As long as we’ve known stories, we’ve known stories of magical doors: the wardrobe, the rabbit hole, the doors of Durin, “open, sesame.”
In the Coachella Valley, one door’s extraordinary power has made it a pilgrimage destination and an autonomous viral brand. But to experience its magic, one need not pass through. On the contrary, most people show up just to stand in front of it in a cute outfit.
Palm Springs’ pink door is a door on a house, unremarkable but for its raging internet celebrity. In late spring of 2014—before the phrase “millennial pink” was even a whisper on the lips of style writers—it earned its own hashtag: #thatpinkdoor. The stream of visitors was unrelenting. And some fans took it home with them: the door’s image materialized on Easter eggs, gingerbread houses, cookies, Halloween pumpkins, Halloween costumes, even at “Pink Door”-themed toddler birthday parties with “Pink Door” step-and-repeats. Not quite four years later, Brit+Co ranked it one of the “most Instagrammable destinations” of the year, unflinchingly listing it in the company of the Eiffel Tower, the Colosseum, Cappadocia, and Machu Picchu.
“It’s insanity,” said Sean Rogers, the Palm Springs homeowner blessed and cursed with being the shepherd of the house with the blush portal in question. “It’s just a door. Seriously. It’s just a door.”
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Since Rogers and his partner’s house became an influencer magnet, they’ve seen people kissing in front of their door, heel-clicking in front of their door, prancing with huge bouquets of balloons, cradling baby bumps in a bejeweled tulle ball gown, knocking on, pretending to open, or actually trying to open their door.
“It’s insanity. It’s just a door. Seriously. It’s just a door.”
All manner of dogs come to Rogers’ doorstep: corgis, yorkies, morkies, mutts, and more morkies. People hold things up—wine glasses, sunglasses, pudgy red-faced screaming infants, tribute drawings or watercolors or pastels of the door—in front of the door. “Sometimes I’ll be unloading groceries with the door open and influencers will actually ask me if I could close the door so they can get the shot,” Rogers wrote to me in an email last summer. “I’ve had F-list celebs doing naked photoshoots, wedding announcements, baby announcements. It’s beyond crazy.”
It was fun at first, some five years ago, Rogers says. Now it’s just dark.
Twelve years ago, when they bought the door—affixed to its sprawling 5,300 square-foot, four-bedroom 1968 mid-century ranch with 75-foot swimming pool—Palm Springs was a different place. The launch of Instagram was two years out. The way people selected and interacted with tourism destinations was inherently different. “There were practically tumbleweeds rolling through town,” Rogers says. But, the door was already pink.
From 2004 to 2008, New York interior designer Moises Esquenazi owned the home, and when he arrived, the door looked like a chocolate bar, a lackluster dark brown. But his then-partner’s mother, a part-owner, loved pink, Esquenazi told the Desert Sun in 2015. She used it elsewhere in the decor, including the waterline tile in the courtyard pool. He thought the unexpected pops of color gave the home “that extra bit of je ne sais quoi.”
A Neutrogena-sponsored tour bus full of influencers en route to Coachella showed up.
Rogers and his partner are based in Los Angeles and for almost a decade, starting with their purchase of the house in 2008, the house became their private vacation home. But in 2014, things began to change. Paul Smith’s Los Angeles #thatpinkwall went up on Melrose in 2013—#thatpinkdoor was pegged to the Palm Springs house in a post by an L.A. photographer not long after. Perhaps because it was pink, or perhaps because it is quintessential mid-century modern, or some irresistible combination of the two, but as with most viral internet obsessions, no quest for logic yields more than meandering speculation.
Whatever scientific explanation there might be for the door’s draw, its celebrity became a nuisance to its owners and their neighbors. Indian Canyons felt tucked away, mellow and quiet, and it had long been that way. Now, cars carelessly blocked driveways. Women in swimsuits ran up and down the street. A Neutrogena-sponsored tour bus full of influencers en route to Coachella showed up without permission. “They were crawling around on our trees like they were jungle gyms,” Rogers recalls. On a later occasion, neighbors caught people jumping the gate into the home’s driveway. When one neighbor approached the trespassers threatening to call the police, they were indignant: they were “just trying to see the backyard.”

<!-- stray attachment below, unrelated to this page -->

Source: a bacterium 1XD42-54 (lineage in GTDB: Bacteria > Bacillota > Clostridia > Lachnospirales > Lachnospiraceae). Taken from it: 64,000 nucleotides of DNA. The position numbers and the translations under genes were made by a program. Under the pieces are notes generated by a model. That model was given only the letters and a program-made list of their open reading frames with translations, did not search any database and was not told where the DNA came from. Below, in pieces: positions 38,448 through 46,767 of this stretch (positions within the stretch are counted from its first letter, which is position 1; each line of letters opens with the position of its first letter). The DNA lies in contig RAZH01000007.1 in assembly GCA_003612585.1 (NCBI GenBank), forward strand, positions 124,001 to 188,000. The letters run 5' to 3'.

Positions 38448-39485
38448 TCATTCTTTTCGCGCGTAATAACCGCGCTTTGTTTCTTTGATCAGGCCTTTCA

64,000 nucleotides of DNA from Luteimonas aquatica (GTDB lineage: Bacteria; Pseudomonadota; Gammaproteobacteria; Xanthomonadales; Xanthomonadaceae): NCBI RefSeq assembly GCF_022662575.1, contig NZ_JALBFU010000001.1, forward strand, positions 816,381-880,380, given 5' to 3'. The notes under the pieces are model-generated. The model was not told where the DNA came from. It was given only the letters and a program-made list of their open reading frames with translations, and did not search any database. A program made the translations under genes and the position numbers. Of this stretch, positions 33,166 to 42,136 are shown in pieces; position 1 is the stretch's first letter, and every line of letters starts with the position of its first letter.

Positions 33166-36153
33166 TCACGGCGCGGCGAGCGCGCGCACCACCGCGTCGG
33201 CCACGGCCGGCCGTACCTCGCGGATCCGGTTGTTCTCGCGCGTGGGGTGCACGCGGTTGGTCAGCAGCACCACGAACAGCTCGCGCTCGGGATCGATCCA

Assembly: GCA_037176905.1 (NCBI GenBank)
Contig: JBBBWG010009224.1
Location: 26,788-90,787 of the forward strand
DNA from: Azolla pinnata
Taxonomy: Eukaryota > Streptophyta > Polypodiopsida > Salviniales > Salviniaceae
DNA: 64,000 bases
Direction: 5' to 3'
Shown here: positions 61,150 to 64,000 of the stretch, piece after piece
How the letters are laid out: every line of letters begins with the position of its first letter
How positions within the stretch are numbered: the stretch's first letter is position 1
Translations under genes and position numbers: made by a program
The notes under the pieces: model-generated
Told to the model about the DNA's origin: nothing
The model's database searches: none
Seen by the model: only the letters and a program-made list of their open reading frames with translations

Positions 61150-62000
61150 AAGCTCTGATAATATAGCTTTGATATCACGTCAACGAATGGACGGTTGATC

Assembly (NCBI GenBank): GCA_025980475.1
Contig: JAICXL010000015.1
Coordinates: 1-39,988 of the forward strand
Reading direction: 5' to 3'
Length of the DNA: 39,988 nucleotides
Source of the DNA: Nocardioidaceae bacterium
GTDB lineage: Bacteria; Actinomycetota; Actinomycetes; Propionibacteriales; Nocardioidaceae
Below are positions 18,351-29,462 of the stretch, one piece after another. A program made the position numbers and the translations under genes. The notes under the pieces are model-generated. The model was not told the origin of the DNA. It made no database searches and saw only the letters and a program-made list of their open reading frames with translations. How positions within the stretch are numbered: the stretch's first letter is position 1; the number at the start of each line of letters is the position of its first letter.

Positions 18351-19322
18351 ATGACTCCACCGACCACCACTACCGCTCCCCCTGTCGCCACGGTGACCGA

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We understand that many people love #thatpinkdoor but invasive bloggers, influencers and some unethical companies have turned this into a nuisance for us. Please respect our wishes, the privacy of our home, our dear neighbors and beautiful neighborhood. #nophotography #privateproperty
Ten years into homeownership and four years into this new chapter of mayhem, in hopes of buying themselves some peace and maybe even salvaging their relationship with their neighbors, Rogers and his partner resorted to posting signs flanking the water feature on their front walkway: No Photography. In the lone post on the door’s official Instagram account, the owners wrote: “We understand that many people love #thatpinkdoor, but invasive bloggers, influences, and some unethical companies have turned this into a nuisance for us. Please respect our wishes, and the privacy of our home, our dear neighbors and beautiful neighborhood.”
Guess how well that worked.
The signage made Palm Springs’ 11 o’clock news and local papers. The Desert Sun snarked about the attention that is “apparently no longer wanted.” Outside Palm Springs, some influencers grieved the end of an era.
Some didn’t give a hoot.
“I don’t need to see one more girl without her clothes on changing in their car in front of my house.”
Photographers of all stripes continued to use the house for their own purposes, bragging about the antics they pulled to shoot in front of it and cropping the signs out of their photos. One sold her pink sunglasses via affiliate link (“$15 off, link in bio!”). Another promoted her artwork. (“There are a lot of signs around this famous door about no photography and there was a big black car parked in the front…but how could I resist?”) A brand that makes gaudy wine glasses advertised a Mother’s Day sale on their special pink edition.
So, the homeowners tried something else: Also in early 2018, they began listing the home as a short-term vacation rental. Palm Springs’ Natural Retreats property manages #thatpinkdoor alongside other luxury properties like the Sinatra estate. Groups of as many as eight can shell out to enjoy the architecture responsibly at $1,750 per night ($350/couple at capacity). A second contract for “commercial use” (shoots, etc.) costs measurably more.